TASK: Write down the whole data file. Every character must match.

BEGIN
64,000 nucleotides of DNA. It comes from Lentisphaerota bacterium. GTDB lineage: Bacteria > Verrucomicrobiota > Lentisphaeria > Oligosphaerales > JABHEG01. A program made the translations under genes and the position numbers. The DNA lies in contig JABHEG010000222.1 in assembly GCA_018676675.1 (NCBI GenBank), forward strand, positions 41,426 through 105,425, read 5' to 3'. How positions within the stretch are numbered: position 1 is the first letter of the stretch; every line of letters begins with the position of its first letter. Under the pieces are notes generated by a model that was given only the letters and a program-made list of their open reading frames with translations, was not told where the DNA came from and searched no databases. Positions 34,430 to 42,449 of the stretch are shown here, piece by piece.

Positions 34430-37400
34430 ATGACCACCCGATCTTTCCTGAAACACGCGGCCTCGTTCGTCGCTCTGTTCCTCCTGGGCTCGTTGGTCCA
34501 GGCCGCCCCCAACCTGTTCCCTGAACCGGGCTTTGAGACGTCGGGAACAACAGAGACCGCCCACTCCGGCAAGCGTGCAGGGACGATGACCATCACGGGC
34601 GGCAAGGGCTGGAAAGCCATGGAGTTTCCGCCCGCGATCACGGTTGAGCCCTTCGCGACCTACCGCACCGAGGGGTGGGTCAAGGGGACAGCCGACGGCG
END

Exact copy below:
64,000 nucleotides of DNA. It comes from Lentisphaerota bacterium. GTDB lineage: Bacteria > Verrucomicrobiota > Lentisphaeria > Oligosphaerales > JABHEG01. A program made the translations under genes and the position numbers. The DNA lies in contig JABHEG010000222.1 in assembly GCA_018676675.1 (NCBI GenBank), forward strand, positions 41,426 through 105,425, read 5' to 3'. How positions within the stretch are numbered: position 1 is the first letter of the stretch; every line of letters begins with the position of its first letter. Under the pieces are notes generated by a model that was given only the letters and a program-made list of their open reading frames with translations, was not told where the DNA came from and searched no databases. Positions 34,430 to 42,449 of the stretch are shown here, piece by piece.

Positions 34430-37400
34430 ATGACCACCCGATCTTTCCTGAAACACGCGGCCTCGTTCGTCGCTCTGTTCCTCCTGGGCTCGTTGGTCCA
34501 GGCCGCCCCCAACCTGTTCCCTGAACCGGGCTTTGAGACGTCGGGAACAACAGAGACCGCCCACTCCGGCAAGCGTGCAGGGACGATGACCATCACGGGC
34601 GGCAAGGGCTGGAAAGCCATGGAGTTTCCGCCCGCGATCACGGTTGAGCCCTTCGCGACCTACCGCACCGAGGGGTGGGTCAAGGGGACAGCCGACGGCG